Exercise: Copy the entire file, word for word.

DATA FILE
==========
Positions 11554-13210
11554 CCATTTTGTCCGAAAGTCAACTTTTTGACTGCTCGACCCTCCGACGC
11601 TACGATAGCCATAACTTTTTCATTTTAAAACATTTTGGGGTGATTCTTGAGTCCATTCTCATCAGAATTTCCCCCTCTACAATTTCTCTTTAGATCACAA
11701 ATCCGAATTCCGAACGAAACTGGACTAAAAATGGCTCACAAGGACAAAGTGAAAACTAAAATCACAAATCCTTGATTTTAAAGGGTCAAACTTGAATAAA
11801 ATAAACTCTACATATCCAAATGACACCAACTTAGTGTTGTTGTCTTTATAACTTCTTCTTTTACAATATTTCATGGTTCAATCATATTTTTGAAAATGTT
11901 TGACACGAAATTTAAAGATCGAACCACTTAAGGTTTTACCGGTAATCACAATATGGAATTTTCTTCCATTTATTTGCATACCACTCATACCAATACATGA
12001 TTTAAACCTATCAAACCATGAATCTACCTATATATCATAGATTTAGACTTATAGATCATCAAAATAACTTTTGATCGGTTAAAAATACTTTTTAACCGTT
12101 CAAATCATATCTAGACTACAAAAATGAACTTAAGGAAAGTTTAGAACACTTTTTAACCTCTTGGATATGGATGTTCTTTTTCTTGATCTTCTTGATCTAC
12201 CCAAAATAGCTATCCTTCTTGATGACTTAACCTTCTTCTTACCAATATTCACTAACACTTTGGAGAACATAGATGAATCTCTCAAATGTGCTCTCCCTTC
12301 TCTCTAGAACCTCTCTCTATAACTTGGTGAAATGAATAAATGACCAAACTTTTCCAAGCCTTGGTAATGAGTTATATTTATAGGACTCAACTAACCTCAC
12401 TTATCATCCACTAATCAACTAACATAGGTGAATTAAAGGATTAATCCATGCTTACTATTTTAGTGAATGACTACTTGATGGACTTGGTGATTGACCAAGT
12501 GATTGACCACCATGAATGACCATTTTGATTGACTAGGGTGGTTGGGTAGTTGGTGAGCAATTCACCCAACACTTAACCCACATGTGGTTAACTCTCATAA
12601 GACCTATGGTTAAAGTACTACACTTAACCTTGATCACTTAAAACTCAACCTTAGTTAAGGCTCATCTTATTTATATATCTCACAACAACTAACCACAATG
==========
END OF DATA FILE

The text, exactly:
Positions 11554-13210
11554 CCATTTTGTCCGAAAGTCAACTTTTTGACTGCTCGACCCTCCGACGC
11601 TACGATAGCCATAACTTTTTCATTTTAAAACATTTTGGGGTGATTCTTGAGTCCATTCTCATCAGAATTTCCCCCTCTACAATTTCTCTTTAGATCACAA
11701 ATCCGAATTCCGAACGAAACTGGACTAAAAATGGCTCACAAGGACAAAGTGAAAACTAAAATCACAAATCCTTGATTTTAAAGGGTCAAACTTGAATAAA
11801 ATAAACTCTACATATCCAAATGACACCAACTTAGTGTTGTTGTCTTTATAACTTCTTCTTTTACAATATTTCATGGTTCAATCATATTTTTGAAAATGTT
11901 TGACACGAAATTTAAAGATCGAACCACTTAAGGTTTTACCGGTAATCACAATATGGAATTTTCTTCCATTTATTTGCATACCACTCATACCAATACATGA
12001 TTTAAACCTATCAAACCATGAATCTACCTATATATCATAGATTTAGACTTATAGATCATCAAAATAACTTTTGATCGGTTAAAAATACTTTTTAACCGTT
12101 CAAATCATATCTAGACTACAAAAATGAACTTAAGGAAAGTTTAGAACACTTTTTAACCTCTTGGATATGGATGTTCTTTTTCTTGATCTTCTTGATCTAC
12201 CCAAAATAGCTATCCTTCTTGATGACTTAACCTTCTTCTTACCAATATTCACTAACACTTTGGAGAACATAGATGAATCTCTCAAATGTGCTCTCCCTTC
12301 TCTCTAGAACCTCTCTCTATAACTTGGTGAAATGAATAAATGACCAAACTTTTCCAAGCCTTGGTAATGAGTTATATTTATAGGACTCAACTAACCTCAC
12401 TTATCATCCACTAATCAACTAACATAGGTGAATTAAAGGATTAATCCATGCTTACTATTTTAGTGAATGACTACTTGATGGACTTGGTGATTGACCAAGT
12501 GATTGACCACCATGAATGACCATTTTGATTGACTAGGGTGGTTGGGTAGTTGGTGAGCAATTCACCCAACACTTAACCCACATGTGGTTAACTCTCATAA
12601 GACCTATGGTTAAAGTACTACACTTAACCTTGATCACTTAAAACTCAACCTTAGTTAAGGCTCATCTTATTTATATATCTCACAACAACTAACCACAATG